61
International Journal of Scientific Research in Agricultural Sciences, 1(4), pp. 56-66, 2014
to that the distribution uniformity under hand move
laterals was low because there was an overlapping just
between sprinklers along laterals not overlapping
between sprinklers along laterals and between laterals
which made a square plan. The second reason is
related to the long irrigation period related to
transform lateral to another location which make an
obligation to irrigate under high temperature and
which accordingly increase water losses through
evaporation. On the other hand sold set sprinkler (S
1
)
was irrigate the whole area at the same time
approximately from 7:00 to 9:00 am so the water
losses through evaporation were almost negligible.
Table 6: Total costs (TC), total income (TI) and net return (NR) in different years and treatments (Average of two seasons)
Treatments S
1
IF
1
S
1
IF
2
S
1
IF
3
S
2
IF
1
S
2
IF
2
S
2
IF
3

List of
inputs
Cost of water pumping (L.E./ m
3
) 0.35 0.20 0.13 0.37 0.20 0.14
Total amount of irrigation water
/season/ha (m
3
)
4629 4806 5028 4744 4925 5231
Cost of Irrigation, L.E/ha. 1620 961 654 1755 985 732
Cost of land preparation, LE/ha. 200 200 200 200 200 200
Cost of seeds, LE/ha 552 552 552 552 552 552
Cost of mineral fertilizers, LE/ha. 1500 1500 1500 1500 1500 1500
Cost of bio-fertilizers LE/ha 100 100 100 100 100 100
Cost of weed control, LE/ha. 1000 1000 1000 1000 1000 1000
Cost of pest control, LE/ha. 360 360 360 360 360 360
Cost of harvesting, LE/ha 360 360 360 360 360 360
Cost of labor, LE/ha. 960 960 960 960 960 960
Total costs, LE/ha.
11281 10799 10714 11531 10942 10995
Output

Grain Yield (ton/ha) 3834 5166 5916 3375 4293 5166
Straw Yield, (ton/ha) 6041 7168 7959 4084 5748 7459
Total Income, LE/ha. 12562 16343 18566 10318 13456 16517
Net Return = TI of outputs TC of inputs 1281 d 5544 b 7852 a -1213 e 2514 c 5522 b
IF1: once per week; IF2: twice per week, IF3: three times per week, The prices according to 2012 where 1$ = 6.09 L.E. , Yg = 350 * 6.66 ardb , Yg: Grain
yield, Ys: Straw yield
3.4. Economical analysis
Appling any technique depending on two sides,
technical side and the other is economical side. Total
costs, total income and net return were studied as a
evaluation parameters to the effect of sprinkler
irrigation systems and irrigation frequency. Table (5)
represents the effect of treatments on biological Yield,
straw yield and grain yield (Average of two seasons).
Table (6) shows the estimation of total costs and
calculating total income (TI) needs to price all outputs
from straw yields and grain yields under each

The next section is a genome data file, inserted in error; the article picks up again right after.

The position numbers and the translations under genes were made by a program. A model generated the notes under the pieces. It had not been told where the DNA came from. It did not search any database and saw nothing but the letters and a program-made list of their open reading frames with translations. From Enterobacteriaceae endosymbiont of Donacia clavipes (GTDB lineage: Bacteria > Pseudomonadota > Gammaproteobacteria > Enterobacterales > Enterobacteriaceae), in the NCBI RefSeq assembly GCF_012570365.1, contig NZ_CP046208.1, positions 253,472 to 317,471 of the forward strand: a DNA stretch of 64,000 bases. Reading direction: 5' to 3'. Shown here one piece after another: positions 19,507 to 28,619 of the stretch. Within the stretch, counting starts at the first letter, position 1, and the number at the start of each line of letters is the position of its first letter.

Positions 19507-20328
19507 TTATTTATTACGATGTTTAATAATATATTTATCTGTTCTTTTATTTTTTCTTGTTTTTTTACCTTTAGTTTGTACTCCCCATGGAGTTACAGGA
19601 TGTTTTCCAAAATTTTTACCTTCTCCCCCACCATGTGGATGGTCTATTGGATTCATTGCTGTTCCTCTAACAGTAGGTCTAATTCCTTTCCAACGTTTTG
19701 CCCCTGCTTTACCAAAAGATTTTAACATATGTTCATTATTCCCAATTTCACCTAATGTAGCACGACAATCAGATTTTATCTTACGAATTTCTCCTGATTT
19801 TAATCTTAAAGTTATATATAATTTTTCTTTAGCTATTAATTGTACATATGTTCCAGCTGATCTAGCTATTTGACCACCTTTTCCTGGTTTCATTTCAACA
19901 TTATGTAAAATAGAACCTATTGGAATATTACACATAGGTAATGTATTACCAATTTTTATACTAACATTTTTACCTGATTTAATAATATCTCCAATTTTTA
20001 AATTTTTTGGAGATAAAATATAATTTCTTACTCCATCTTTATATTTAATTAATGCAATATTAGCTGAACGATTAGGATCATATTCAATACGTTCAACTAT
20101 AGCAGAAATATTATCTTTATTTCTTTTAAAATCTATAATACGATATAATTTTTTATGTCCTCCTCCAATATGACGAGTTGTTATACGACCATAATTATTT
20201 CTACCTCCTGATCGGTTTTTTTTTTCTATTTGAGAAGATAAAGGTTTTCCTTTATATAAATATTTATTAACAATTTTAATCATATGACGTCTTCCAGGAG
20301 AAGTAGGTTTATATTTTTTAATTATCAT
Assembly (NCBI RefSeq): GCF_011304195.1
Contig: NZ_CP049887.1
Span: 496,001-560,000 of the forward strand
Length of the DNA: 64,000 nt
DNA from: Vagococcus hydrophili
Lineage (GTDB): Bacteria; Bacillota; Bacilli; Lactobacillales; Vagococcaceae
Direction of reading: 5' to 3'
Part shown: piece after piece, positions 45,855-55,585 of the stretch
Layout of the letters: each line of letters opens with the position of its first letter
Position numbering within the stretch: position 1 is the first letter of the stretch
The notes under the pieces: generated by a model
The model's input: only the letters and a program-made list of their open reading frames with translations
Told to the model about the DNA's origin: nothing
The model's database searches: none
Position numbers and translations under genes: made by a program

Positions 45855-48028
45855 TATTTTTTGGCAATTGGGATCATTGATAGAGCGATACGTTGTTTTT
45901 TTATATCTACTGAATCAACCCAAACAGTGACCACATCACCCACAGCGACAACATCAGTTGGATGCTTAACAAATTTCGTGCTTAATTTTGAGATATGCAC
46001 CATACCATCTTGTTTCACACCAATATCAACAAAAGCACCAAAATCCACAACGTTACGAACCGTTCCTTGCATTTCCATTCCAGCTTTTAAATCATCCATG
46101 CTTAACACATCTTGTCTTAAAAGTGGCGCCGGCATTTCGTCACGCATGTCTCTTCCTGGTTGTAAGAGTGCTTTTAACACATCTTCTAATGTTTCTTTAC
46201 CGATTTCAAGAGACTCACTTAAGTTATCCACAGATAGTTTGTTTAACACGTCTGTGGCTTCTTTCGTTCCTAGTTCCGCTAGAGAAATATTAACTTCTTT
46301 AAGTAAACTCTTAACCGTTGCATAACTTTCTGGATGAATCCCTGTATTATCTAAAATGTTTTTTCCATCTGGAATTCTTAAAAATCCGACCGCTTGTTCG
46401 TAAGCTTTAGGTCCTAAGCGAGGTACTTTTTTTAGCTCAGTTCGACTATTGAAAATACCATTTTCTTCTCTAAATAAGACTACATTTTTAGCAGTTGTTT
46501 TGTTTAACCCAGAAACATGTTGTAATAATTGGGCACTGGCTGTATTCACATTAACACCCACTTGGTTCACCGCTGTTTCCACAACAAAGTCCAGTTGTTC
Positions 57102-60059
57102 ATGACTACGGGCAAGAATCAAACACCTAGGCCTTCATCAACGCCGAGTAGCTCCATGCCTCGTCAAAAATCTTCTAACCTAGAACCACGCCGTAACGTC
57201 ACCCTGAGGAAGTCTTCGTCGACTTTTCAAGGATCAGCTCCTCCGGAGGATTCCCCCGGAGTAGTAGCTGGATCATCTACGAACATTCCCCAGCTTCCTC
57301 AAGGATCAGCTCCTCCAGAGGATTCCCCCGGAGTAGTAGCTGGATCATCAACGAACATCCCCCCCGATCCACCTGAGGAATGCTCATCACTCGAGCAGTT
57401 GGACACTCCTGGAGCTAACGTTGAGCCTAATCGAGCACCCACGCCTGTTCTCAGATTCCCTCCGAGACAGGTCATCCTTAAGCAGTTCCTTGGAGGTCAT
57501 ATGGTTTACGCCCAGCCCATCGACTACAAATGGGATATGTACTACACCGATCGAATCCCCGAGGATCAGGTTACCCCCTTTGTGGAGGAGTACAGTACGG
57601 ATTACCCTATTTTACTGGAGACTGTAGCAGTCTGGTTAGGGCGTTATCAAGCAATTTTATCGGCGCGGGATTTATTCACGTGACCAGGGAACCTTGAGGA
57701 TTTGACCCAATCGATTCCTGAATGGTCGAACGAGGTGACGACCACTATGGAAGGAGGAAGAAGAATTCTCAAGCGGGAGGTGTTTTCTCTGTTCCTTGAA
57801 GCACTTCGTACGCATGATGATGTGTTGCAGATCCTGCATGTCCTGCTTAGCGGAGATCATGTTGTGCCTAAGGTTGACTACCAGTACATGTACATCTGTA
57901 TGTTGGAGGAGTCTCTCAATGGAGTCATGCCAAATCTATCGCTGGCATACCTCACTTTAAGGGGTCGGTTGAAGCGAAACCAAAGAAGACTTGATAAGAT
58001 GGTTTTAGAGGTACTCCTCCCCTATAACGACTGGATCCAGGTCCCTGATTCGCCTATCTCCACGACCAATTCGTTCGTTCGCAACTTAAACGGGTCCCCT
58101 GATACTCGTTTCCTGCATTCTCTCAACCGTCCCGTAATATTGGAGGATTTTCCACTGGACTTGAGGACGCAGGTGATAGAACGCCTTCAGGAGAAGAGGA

treatment. One Grain yield (Yg) = 350 L.E. for ardab
and ton = 6.66 ardab and straw yield (Ys) = 600 L.E.
so, Yg = 2331 L.E/ton and Ys = 600 L.E/ton.
according to the fowling Eq
TI
1-6
= Yg
1-6
* 2331 + Ys
1-6
*600
NI
1-6
= TI
1-6
TC
1-6

Where : TI
1-6
= Total income from treatment 1 to
treatment 6; Yg
1-6
= Grain yield form treatment 1 to
treatment 6; Ys
1-6
= Straw yield form treatment 1 to
treatment 6; Table (6) indicate the maximum value of
NR occurred under S
1
IF
3
which was 7852 L.E. ha
-1

and the minimum value was 1213 L.E. ha
-1
under
S
2
IF
1
.
62
Eid et al.
Effect of Sprinkler Irrigation Systems and Irrigation Frequency on Water Use Efficiency and Economical Parameters
for Wheat Production
4. CONCLUSION
Under solid set sprinkler irrigation system and
irrigation frequency three times per week (IF
3
)
occurred best result of technical side and occurred
also, maximum value of net return and there are
significant differences.
63
International Journal of Scientific Research in Agricultural Sciences, 1(4), pp. 56-66, 2014
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International Journal of Scientific Research in Agricultural Sciences, 1(4), pp. 56-66, 2014
Abdelraouf Ramadan Eid is a Ph.D. in Agricultural Engineering, Faculty of Agriculture, Cairo
University in 2009, M.Sc. in Agricultural Engineering, Faculty of Agriculture, Cairo University
2003, B.Sc. in Agricultural Science (Agricultural Mechanization) , GRAD (V-Good) in 1997.
Current Position Researcher at Water Relations and Field Irrigation Dept., National Research Center
(NRC), Ministry of scientific Research, Dokki Giza- Egypt.
Ahmed Mohamed El-Farouk is a Ph.D. in Agricultural Economics, Faculty of Agriculture, Ain Shams
Universityin 2008, M.Sc. in Agricultural Economics, Faculty of Agriculture, Ain shams University in
2003, B.Sc. in Agricultural Science (Agric. Economics), GRAD (V-Good) in 1996. Current Position
Researcher at National Water Research Center (NWRC), Ministry of Water Resources and Irrigation
(MWRI), Postal Code 13621, Kalubia-Egypt.
Bakry Ahmed Bakry is a Ph.D. in Agronomy, Faculty of Agriculture, Cairo University in 2009, M.Sc.
in Agronomy, Faculty of Agriculture, Cairo University in 2003, B.Sc. in Agricultural Science
(Agronomy), GRAD (V-Good) in 1999. Current Position Researcher at National Water Research
Center (NRC), Ministry of scientific Research, Dokki Giza- Egypt.
Mohy El-Din M.K, El-Begawey is a Ph.D. in Agricultural Economics, Faculty of Agriculture, Zagazig
University in 2004, M.Sc. in Agricultural Economics, Faculty of Agriculture, Zagazig University in
1999, B.Sc. in Agricultural Science. Current Position Prof. Dr. at Agricultural Economics Dept.,
National Research Center (NRC), Ministry of scientific Research, Dokki Giza- Egypt.